(This is the third and final post of a three part series on Microsoft Active Directory password quality auditing)
Following on from part 2 where we used DS-Internals to extract NT hashes and John the Ripper to crack them, in this post we cover what to actually do with all of this (usually worrying) information.
What to do with a list of cracked passwords
Now that John has done his good work, you will likely have a list of passwords and their associated user accounts from some of your users. Once you’ve gotten off the floor and climbed back into your chair, you may start to think: “This is great! We can see exactly who has bad passwords. If they were good we wouldn’t have cracked them so easily.” So now what…
“Your password is awful, please change it”
To put it simply, this doesn’t work. Your users chose bad passwords in the first place. Asking them to change it will likely result in ‘Password2!’ instead of ‘Password1!’ just like every other scheduled password change.
Besides, their password strength meets your password policy, doesn’t it? If you contact every person in your list and try to explain why it was bad they’re going to want to know:
- Why you have their password – it was supposed to be protected
- What you’re going to do with it, since it’s also their password for Facebook, their personal email, their bank, and who knows what else…
- Why the computer warns them for “password” but not “Password1!”
- What makes a good password, a bad password, and who gets to decide…
- The list goes on…
This does not scale well. If you do manage to convince everyone to pick a more secure password it won’t survive your next password expiry cycle.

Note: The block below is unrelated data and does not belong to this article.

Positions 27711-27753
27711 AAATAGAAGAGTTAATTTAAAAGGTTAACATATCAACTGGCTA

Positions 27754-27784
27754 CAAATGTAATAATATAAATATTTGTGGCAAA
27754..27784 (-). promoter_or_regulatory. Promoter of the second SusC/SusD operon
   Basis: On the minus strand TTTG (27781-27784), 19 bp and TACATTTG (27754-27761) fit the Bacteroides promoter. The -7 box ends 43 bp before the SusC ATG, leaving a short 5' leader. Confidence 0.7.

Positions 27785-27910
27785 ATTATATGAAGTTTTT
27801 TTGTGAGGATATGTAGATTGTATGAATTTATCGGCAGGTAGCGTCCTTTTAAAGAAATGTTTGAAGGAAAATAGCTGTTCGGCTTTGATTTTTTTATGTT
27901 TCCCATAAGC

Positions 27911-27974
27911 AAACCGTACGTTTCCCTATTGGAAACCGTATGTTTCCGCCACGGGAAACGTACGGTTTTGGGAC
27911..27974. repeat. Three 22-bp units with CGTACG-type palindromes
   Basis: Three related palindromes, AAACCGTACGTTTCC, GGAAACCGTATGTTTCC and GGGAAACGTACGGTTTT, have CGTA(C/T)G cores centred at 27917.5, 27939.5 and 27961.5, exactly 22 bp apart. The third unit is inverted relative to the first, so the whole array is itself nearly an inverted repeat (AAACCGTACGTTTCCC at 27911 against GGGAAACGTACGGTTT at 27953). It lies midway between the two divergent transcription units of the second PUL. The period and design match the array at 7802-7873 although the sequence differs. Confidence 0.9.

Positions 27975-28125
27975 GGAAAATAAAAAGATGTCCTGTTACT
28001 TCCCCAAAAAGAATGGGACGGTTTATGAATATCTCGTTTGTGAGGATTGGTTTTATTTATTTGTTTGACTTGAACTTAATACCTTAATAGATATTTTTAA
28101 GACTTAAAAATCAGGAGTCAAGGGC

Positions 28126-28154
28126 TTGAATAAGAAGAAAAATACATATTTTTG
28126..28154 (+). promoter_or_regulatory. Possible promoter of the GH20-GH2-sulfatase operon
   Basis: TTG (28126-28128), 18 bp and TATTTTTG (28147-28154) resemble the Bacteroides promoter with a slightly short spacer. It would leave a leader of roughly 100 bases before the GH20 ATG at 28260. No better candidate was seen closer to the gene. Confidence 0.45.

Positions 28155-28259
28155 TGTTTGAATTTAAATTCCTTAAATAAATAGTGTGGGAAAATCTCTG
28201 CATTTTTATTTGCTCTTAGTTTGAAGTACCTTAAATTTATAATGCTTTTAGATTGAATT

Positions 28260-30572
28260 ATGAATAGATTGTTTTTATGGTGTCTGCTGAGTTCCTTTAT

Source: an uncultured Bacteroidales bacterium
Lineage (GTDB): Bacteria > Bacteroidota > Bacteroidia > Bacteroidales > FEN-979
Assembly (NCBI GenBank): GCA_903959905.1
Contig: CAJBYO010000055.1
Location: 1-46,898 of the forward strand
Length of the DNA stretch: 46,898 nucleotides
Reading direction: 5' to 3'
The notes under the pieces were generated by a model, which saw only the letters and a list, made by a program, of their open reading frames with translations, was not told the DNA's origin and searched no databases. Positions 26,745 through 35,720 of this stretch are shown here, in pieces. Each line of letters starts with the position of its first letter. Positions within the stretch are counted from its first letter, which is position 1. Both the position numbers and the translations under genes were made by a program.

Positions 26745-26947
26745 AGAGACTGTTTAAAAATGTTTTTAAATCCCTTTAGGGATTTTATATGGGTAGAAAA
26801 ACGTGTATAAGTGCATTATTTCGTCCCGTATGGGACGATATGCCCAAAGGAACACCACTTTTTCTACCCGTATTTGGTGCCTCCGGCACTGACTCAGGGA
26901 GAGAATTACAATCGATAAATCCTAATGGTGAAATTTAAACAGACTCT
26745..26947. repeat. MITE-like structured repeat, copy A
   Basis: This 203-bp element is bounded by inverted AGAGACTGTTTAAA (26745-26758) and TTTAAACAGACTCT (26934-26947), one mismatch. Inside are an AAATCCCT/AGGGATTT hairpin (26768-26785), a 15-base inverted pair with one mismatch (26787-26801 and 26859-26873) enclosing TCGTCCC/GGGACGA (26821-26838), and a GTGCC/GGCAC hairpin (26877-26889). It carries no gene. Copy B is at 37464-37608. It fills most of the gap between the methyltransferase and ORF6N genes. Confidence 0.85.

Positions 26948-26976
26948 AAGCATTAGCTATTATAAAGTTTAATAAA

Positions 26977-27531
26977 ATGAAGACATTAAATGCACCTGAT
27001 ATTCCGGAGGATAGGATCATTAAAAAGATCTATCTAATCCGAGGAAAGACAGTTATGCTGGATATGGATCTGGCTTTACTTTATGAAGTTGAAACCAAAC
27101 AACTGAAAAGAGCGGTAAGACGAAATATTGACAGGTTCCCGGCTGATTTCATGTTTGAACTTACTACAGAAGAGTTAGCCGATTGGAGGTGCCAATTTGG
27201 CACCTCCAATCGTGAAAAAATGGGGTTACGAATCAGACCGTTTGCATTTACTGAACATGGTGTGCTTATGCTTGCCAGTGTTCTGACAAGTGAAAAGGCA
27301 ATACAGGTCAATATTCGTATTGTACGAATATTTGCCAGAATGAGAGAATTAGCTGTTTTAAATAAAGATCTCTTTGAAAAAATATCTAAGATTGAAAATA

How we can enforce stronger, usable, Active Directory passwords
Active Directory has a built in feature for a custom password filter DLL. This allows you to step inside the ‘Update Password’ mechanism inside AD and examine all proposed questions to ensure they do not meet specific criteria. In essence, a bad password blacklist.
By installing a custom password filter onto each of our domain controllers we’re able to examine password changes in real-time and provide additional password quality checks before a change goes through. Now in addition to minimum length, character types used, and recent password history, we can check for uses like Company1! or Password1!, anything in the top X thousand most commonly used passwords, or any custom word lists and patterns that you want to provide.
Choosing an Active Directory password filter
When it comes to picking an AD password filter DLL you have three options:
- Create your own using the documentation provided by Microsoft
- Implement an open source version such as OpenPasswordFilter from Amar Kulo/Josh Stone
- Implement a commercial product such as One Identity Password Manager or any other suitable alternative
Creating your own is the most time consuming, complicated, and riskiest but it will give you the greatest control. The open source versions are very powerful but their ‘free at point of purchase’ price point comes at the cost of no support if you ever have any issues in production. The commercial products come with support from the vendors and easy to update rules to ensure the solution is fully supported by your first line through to vendor support teams.
Maintaining regular audits
Once you have a custom password filter deployed to our organisation’s Active Directory estate you’ll need to ensure all domain controllers have the tools installed and configured with the same blacklists. If any domain controllers are missed or have our of date lists there’s a chance that an update password will bypass any protections you’ve tried to put in place.
You’ll also need to continue to conduct regular password quality audits to ensure your blacklist is working correctly and has the right rules applied at every touch point.
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